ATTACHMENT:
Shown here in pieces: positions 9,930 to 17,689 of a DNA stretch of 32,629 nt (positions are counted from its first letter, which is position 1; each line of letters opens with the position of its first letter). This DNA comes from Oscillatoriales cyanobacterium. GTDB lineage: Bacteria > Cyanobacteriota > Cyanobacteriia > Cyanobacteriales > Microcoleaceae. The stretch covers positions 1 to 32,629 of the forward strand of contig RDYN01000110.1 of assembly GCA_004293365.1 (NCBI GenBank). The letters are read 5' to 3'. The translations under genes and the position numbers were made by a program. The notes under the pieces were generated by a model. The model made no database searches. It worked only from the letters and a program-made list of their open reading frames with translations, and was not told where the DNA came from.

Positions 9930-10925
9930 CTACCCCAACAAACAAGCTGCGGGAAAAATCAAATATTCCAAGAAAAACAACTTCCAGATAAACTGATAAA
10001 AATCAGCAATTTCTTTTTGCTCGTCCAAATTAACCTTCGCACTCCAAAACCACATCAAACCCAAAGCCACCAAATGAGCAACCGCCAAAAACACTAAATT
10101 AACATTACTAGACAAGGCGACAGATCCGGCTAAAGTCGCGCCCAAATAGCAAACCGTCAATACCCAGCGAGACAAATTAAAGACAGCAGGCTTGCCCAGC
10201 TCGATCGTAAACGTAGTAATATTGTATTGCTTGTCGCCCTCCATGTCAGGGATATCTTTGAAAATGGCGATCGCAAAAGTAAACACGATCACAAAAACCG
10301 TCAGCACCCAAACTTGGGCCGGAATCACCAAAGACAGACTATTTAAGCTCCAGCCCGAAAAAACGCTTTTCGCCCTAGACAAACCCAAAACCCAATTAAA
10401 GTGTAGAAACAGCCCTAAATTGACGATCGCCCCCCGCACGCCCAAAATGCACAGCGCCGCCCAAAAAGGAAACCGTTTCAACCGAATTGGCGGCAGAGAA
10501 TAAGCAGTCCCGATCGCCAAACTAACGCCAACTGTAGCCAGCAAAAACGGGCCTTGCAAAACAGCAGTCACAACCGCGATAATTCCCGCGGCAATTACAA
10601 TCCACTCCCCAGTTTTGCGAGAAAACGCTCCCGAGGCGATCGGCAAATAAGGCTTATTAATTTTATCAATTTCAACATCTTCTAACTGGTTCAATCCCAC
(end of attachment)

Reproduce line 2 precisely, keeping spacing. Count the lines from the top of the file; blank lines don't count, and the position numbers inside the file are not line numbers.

Positions 9930-10925